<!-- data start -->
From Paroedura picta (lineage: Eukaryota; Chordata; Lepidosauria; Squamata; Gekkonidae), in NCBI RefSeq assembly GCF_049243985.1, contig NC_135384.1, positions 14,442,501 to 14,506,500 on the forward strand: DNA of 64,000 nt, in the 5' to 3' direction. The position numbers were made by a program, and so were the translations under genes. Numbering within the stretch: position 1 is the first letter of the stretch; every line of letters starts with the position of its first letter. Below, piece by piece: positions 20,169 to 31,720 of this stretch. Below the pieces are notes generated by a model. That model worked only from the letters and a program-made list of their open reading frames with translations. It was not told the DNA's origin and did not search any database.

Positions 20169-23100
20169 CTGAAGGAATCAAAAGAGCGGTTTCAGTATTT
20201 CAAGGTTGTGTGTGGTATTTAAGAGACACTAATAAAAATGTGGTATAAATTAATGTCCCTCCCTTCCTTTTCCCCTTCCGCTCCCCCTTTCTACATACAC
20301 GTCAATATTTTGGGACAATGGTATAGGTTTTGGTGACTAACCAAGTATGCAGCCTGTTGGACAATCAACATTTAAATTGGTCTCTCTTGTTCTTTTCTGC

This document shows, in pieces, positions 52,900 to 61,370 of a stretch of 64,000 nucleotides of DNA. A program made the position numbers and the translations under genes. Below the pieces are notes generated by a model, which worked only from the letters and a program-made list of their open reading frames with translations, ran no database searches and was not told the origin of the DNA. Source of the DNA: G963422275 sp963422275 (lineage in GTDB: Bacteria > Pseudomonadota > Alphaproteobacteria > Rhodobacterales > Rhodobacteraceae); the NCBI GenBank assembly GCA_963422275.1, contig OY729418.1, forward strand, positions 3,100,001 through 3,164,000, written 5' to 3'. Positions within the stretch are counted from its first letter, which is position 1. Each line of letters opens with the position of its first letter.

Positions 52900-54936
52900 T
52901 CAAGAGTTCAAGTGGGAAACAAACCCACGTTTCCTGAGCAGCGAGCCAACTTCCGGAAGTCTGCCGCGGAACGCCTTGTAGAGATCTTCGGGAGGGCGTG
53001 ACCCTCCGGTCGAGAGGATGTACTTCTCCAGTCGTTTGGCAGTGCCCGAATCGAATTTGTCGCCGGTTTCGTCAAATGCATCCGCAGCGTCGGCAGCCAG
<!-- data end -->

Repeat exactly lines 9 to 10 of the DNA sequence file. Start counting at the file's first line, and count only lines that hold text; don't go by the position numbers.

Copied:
52901 CAAGAGTTCAAGTGGGAAACAAACCCACGTTTCCTGAGCAGCGAGCCAACTTCCGGAAGTCTGCCGCGGAACGCCTTGTAGAGATCTTCGGGAGGGCGTG
53001 ACCCTCCGGTCGAGAGGATGTACTTCTCCAGTCGTTTGGCAGTGCCCGAATCGAATTTGTCGCCGGTTTCGTCAAATGCATCCGCAGCGTCGGCAGCCAG